Reasons behind teenage weight gain


Adolescent obesity and teenage weight gain is harder to control than child obesity. This is because children are more receptive to advice and suggestions than teenagers.

Also, you can not boast a teen in the same way as a pre-teen as we all know 🙂

As we grow up in puberty, it grows both physically and mentally. We are much more sensitive and stubborn than before. As teens, I'm sure you remember, we think ourselves smarter than our parents. I'm sure to admit that manipulating a teenage child is a real pain in the limb.

Now, today, why the teenage weight gain?

Reasons behind teenage weight gain
Adolescent weight gain

We see many stories and news articles telling us about obesity in childhood and going to a shopping mall or driving from a group of kids to a local 7-11 you can definitely guarantee that the kids today are a little bit plump than these was a few years ago, at least that's what I tend to see.

So shy is that? We know that there are changes in diet, lack of personal responsibility and freedom, but it really lets us look at the symptoms, because that is happening more now.

1) Teens just know the difference between healthy and unhealthy foods as they were taught about it during their childhood. If they ate food and fatty foods as young children, the same unhealthy eating habits follow them in their teens and start eating them in larger quantities.

Parents often ask their children to buy garbage from outside, instead of taking the time or the problem of cooking healthy snacks at home, this can also lead to teenage weight gain. If your child never tastes healthy and organic food, he or she will of course not care about them in the last years of his life.

In addition, if your child has a school cafeteria, things could get worse. These days, schools prefer to buy food willingly from outside, as it is the cheapest option for cooking meals at home. School budgets are stretched out and these cuts can surely appear in a cafeteria.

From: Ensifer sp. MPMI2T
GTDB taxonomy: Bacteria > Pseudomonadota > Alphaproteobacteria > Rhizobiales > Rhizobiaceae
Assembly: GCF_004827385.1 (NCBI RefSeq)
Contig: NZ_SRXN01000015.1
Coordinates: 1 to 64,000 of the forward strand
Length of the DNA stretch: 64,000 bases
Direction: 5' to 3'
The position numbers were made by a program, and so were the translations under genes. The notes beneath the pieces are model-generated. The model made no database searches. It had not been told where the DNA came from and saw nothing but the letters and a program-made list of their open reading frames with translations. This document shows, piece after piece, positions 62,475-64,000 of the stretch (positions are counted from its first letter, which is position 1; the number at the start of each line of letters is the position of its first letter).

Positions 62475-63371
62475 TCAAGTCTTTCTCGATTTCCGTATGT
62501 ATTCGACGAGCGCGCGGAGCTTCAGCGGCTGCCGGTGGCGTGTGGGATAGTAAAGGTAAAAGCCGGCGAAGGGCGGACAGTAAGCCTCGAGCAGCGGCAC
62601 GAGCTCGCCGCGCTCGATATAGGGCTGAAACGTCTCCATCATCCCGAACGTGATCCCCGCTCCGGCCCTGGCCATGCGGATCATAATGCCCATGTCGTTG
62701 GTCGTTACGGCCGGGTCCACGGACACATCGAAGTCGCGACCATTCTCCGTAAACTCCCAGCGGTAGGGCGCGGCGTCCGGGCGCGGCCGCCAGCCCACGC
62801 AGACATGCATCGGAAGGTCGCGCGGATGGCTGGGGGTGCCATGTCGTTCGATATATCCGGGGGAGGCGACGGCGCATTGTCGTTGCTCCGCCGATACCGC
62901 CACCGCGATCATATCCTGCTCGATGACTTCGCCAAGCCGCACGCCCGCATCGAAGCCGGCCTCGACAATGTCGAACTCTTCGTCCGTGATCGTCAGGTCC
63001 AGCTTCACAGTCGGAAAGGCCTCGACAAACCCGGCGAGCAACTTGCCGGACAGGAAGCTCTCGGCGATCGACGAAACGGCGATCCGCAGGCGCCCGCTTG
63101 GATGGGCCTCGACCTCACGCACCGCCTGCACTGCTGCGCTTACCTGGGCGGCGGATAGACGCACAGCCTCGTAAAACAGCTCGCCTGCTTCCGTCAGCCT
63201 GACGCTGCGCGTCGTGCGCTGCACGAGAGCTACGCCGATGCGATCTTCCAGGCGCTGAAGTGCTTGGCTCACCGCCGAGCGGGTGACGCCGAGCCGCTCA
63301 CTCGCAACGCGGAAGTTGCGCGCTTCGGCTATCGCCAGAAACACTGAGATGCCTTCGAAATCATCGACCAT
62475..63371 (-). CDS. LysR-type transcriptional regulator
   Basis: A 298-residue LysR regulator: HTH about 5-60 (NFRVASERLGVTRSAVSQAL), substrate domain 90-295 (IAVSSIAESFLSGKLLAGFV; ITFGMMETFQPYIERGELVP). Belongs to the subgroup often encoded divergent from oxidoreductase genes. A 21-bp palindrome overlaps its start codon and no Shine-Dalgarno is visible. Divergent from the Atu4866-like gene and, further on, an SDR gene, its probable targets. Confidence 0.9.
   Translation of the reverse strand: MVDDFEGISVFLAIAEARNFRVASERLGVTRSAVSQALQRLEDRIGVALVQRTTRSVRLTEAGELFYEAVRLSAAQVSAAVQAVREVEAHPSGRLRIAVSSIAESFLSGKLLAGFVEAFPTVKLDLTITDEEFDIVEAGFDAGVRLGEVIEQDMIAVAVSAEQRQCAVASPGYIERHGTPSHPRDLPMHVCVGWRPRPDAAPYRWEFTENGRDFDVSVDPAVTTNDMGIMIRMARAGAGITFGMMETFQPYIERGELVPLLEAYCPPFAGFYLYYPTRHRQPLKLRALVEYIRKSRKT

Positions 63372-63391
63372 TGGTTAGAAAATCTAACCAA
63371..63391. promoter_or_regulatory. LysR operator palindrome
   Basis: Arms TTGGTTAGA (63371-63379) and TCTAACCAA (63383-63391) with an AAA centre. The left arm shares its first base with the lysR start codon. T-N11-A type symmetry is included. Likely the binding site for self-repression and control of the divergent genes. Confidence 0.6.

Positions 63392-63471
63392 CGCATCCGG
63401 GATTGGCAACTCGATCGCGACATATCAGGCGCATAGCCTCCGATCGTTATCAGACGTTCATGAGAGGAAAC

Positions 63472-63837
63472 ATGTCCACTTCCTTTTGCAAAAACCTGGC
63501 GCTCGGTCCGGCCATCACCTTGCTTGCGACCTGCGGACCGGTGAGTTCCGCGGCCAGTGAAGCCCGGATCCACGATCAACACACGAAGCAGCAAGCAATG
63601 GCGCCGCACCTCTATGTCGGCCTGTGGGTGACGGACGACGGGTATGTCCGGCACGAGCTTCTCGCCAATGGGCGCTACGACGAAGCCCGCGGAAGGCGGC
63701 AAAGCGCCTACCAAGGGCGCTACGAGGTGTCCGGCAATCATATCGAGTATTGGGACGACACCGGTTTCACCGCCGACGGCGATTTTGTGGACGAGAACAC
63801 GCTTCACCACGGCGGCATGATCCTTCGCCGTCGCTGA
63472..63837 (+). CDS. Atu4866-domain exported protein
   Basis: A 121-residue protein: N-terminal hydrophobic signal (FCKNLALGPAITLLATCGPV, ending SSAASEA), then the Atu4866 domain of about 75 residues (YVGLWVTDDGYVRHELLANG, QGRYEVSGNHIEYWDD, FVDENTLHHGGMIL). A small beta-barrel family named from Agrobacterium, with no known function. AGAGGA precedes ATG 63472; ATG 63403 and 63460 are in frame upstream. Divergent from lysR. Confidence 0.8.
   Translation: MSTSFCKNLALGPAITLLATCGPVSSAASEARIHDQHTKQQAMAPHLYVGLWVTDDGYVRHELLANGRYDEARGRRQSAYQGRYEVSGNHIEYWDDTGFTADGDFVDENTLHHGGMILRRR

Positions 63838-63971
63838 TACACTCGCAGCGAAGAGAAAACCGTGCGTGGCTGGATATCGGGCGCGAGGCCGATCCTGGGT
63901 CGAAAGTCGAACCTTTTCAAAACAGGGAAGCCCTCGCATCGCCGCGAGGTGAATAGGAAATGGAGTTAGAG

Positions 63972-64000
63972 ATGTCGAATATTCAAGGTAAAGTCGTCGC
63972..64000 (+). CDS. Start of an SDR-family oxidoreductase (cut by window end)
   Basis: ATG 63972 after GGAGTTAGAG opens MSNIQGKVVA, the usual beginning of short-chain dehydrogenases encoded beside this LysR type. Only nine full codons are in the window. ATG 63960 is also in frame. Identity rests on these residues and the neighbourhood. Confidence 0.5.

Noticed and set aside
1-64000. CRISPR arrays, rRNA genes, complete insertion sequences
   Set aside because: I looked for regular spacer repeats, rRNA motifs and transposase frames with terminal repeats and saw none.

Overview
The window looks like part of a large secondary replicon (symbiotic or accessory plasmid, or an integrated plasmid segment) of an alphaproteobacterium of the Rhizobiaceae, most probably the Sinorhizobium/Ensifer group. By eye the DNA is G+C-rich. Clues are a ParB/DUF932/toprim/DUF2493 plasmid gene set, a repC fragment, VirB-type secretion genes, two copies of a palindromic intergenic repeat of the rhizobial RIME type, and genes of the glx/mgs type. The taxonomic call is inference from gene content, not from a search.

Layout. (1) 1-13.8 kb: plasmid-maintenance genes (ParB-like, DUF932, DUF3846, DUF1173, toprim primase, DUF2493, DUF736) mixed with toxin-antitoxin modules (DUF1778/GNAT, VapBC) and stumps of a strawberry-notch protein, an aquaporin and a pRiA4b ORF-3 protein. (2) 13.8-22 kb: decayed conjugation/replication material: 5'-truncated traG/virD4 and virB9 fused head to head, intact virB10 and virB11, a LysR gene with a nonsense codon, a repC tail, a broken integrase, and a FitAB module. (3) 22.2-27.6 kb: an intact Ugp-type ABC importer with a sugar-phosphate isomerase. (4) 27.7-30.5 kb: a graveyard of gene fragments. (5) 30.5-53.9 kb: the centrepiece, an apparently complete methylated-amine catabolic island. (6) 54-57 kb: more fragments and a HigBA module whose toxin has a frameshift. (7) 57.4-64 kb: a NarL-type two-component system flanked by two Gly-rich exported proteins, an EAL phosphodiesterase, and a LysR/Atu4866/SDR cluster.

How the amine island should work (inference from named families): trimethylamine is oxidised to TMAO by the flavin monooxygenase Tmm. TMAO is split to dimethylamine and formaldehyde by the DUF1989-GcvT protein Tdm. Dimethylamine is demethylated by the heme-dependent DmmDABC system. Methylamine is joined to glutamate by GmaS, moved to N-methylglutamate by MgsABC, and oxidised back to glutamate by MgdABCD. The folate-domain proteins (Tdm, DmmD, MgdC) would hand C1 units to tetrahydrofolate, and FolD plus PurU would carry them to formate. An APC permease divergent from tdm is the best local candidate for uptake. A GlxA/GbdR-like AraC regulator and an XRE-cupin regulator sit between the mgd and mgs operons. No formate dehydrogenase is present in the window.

There is no way your teenage child has the choice to eat healthy foods. The easiest way to think about is to make sure that eating is a central part of the family that eats, so that dinner decisions are done well ahead of time.

Also, having a lot of fruits and vegetables in the fridge, so kids will have less reason to look for chips and crackers in the cellar, helped me, as well as my children.

2) Teenagers are much more tempted to try restaurant foods than their pre-teen counterparts. You see, almost all teenagers today have a little more freedom and some money to go out with friends. There are usually two sources of this cash: either their parents offer pocket money or make money with part-time jobs.

So when teens have money to spend, they usually spend junk food because they are tasty and tasty. This will lead to teenage weight gain with all extra calories. My son is the worst about it. He thinks every day he should have a Cherry Pepsi and some candy. At 147 pounds and with a growing body it is much more important for him to make better snack decisions than I probably do.

Many of their eating habits are also affected by their peers at school. I still remember that whenever my friend had a Super Big Gulp, I would inevitably buy one for myself, although I did not intend to buy it when I left the house. In fact, this peer pressure can be even worse, I remember how proud I was to have 2 Super Big Gulps in a day that I now find as an adult is very awesome.

3) Some, though not all teenagers are doing difficult. Again, we as parents have a great role to play here. If a child is not taught the benefits of the exercises or if their parents allow them to play games for hours, instead of encouraging them to participate in outdoor competitions, there is a good chance our children will be less healthy, the situation could worsen as they grow up in puberty.

There are indeed very few schools that do outdoor sports and other similar activities as a compulsory part of their curriculum. Therefore, our current school system may also be accused of adolescent health and weight gain.

Can we genuinely blame schools for teenage weight gain?

It would be good if the current American way of life and the education system could change altogether. However, I do not see it happening in the years to come.

Therefore, as a parent, it is time to start everyone to take control of our child's health.

As to what you need to do to keep your teenage child healthy, I think what I said above is more than enough to help our children eat and exercise much healthier and avoid teenage weight gain . active life.